In the spirit of Halloween, we'll take this newsletter in less of the obvious Bruce Banner/Incredible Hulk direction and more of a The Gamma People/Creature with the Atom Brain direction as we dive into what exactly gamma is and how it moves markets.
The upshot of last month's webinar, for those of you that missed it, was that the Fed is turning the stock market into a house of cards, but you might as well make yourself comfortable in it. Recently, we've been having a number of conversations that suggest we need to elucidate that point a little further than can be accomplished in a 40-minute Zoom. So here we go:
What is investing?
Are you "investing in companies" when you buy into the stock market?
99% of the time you are not investing in a company. The only ways you can actually invest in a company are: public stock offerings (usually IPOs); public debt offerings; private equity or debt deals. Last year, there were a low-200's number of IPOs that raised around $62B total. Through the first half of 2020, there have been 64 IPOs that raised $22.3B. The total value of the US stock market is right around $30T with a "T". So in any given year, about 0.2% of the stock market is actual "I want to invest in your company" money.
You've seen a record $1.2T in new bond issuance (more on this in a bit) year-to-date in a $40T bond market. Private markets are up to about $6.5T total and have added $370B or so a year (including performance). So recently, in any given year, you could reasonably expect about $1.6T in real "give this company my money" investment. In a combined stock/bond/private marketplace in the US of $77T or so. That's 2%.
Okay, sorry, we were wrong: 98% of the time you are not investing in a company (though really, most of that 2% is limited to a very select few, so in our defense it is likely closer to 99%).
So what are you investing in? When you buy your shares of Apple or Tesla or Aurora Cannabis, you aren't giving your money to the company for them to do amazing world-changing things with. You're not giving your money to the company at all. That's why the stock market is a "secondary" market - you're giving it to the person you bought the shares from.
This month we're going to talk about a somewhat taboo subject in investing: gold. There are those who still hold that gold is nothing more than a "barbarous relic", a literal lump of rock that, while shiny, produces nothing, yields nothing, pays nothing, and is essentially a way that financial companies have found to charge you for keeping money under your mattress.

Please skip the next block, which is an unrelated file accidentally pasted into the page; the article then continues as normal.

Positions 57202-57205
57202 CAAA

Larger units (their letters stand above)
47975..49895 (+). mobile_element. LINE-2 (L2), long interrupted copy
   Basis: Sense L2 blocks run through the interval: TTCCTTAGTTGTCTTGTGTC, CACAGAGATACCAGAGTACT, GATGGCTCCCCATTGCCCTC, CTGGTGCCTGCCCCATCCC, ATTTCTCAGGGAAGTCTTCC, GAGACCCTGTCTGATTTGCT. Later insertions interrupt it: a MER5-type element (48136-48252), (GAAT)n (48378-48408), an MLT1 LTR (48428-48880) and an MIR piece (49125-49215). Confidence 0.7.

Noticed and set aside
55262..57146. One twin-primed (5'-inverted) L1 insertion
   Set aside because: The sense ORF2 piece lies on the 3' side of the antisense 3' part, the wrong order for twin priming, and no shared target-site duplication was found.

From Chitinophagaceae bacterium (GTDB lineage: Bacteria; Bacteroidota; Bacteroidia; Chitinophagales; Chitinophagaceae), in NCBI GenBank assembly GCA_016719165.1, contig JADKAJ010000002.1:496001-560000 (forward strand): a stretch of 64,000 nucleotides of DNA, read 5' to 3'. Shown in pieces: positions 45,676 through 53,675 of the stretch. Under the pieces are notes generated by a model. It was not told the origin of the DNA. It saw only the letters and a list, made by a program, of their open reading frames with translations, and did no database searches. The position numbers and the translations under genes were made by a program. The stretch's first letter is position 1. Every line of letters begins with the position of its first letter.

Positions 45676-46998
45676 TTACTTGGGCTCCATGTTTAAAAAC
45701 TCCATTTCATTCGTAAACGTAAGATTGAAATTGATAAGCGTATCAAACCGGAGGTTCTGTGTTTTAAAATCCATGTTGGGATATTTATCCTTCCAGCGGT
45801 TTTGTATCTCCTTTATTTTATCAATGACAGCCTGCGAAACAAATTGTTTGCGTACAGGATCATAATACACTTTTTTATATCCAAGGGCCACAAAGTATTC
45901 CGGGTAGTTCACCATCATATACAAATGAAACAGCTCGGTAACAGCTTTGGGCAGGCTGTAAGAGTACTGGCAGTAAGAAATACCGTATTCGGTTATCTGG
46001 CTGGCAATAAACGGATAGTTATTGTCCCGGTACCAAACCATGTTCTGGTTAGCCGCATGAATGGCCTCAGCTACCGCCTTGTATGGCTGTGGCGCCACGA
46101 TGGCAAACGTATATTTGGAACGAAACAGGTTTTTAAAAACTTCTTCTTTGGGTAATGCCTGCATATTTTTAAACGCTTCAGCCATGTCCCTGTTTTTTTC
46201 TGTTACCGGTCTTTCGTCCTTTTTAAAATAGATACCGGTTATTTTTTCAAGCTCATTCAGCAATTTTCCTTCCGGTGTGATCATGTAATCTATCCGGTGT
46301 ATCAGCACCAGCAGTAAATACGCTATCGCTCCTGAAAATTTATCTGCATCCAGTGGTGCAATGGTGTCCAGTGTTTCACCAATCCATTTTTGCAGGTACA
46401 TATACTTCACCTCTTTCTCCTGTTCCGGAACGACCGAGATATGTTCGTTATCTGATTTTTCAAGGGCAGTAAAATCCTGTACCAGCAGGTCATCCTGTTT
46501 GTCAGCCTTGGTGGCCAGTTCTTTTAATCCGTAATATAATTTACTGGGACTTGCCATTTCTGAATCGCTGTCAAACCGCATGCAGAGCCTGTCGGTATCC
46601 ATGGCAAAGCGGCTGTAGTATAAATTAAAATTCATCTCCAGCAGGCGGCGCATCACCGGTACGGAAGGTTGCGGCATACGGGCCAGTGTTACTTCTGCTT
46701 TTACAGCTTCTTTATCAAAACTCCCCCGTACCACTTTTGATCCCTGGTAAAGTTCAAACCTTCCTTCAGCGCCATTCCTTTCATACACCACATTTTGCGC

On the other side are those convinced that gold is a necessary store of value in a world where paper money is backed by nothing more than the (perhaps rapidly eroding) "full faith and credit" of the issuing government. Our money used to be backed by gold and silver. Now it's backed by nothing. And in point of fact, there aren't even enough paper dollars to cover the amount of money in the US economy.
Gold bugs tend to get a bit of a bad rap and are lumped in with doomsdayers and naysayers of various ilks. But with gold at all-time highs over $2,000 an ounce, let's try and take a rational look at why and how one might invest in gold.
Because we're also doing a live market update this month, this note is (hopefully) going to be on the shorter side...but no guarantees.
We've written about inflation before. It was a couple years ago now, and the thesis was basically that wage inflation would pick up, signaling minimal slack in the economy and the need for tighter monetary conditions going forward that had the potential to prick the stock bubble. Spoiler alert: that didn't so happen so much. Real wage inflation did pick up and actually spent most of 2018 and 2019 above 3% before sliding back to the mid-2%'s as the calendar turned into 2020.
What ended up popping the equity bubble was not wage inflation but rather a little spike protein on the surface of the SARS-CoV-2 virus. Of course, that equity bubble was subsequently reinflated faster than you could say "Thank you sir, may I have another", but there's still an interesting question of inflation on the table.
Namely: are we headed into disinflation/deflation, or are we headed in the other direction into (perhaps significantly) higher inflation? It's an important question, because the kind of investments that tend to do well during inflationary regimes are categorically not the kind of investments that tend to do well during deflationary regimes.
Robin Hood: Men in Tights - a great movie from the early 90's (which, not to make anyone feel old but was 30 years ago) starring Westley from The Princess Bride, Dave Chappelle, and Patrick Stewart.
Brilliant! Anyway, it's a Mel Brooks movie, so it's a hilarious parody of the Robin Hood story, in a similar vein to Young Frankenstein. And this is relevant to this month's note because there is another hilarious Robinhood parody playing out right now: Robinhood, the online brokerage platform, and the parody is the stock market, and by hilarious we mean sad.
With nothing to do except stay at home under shelter-in-place orders, people apparently turned to day trading in a big way. It seems like the combination of time, boredom, stimulus checks, and no sports to bet on have people piling into the market (see: anything from Dave "Davey Day Trader" Portnoy, founder of Barstool Sports-turned day trading stock market guru who picks stocks out of a Scrabble bag and whose first maxim of investing is: "Stocks never go down"). E*Trade, TD Ameritrade, and Charles Schwab all saw record new accounts in the first quarter of the year. All 22 trading days in March were among Schwab's 30 most active days ever.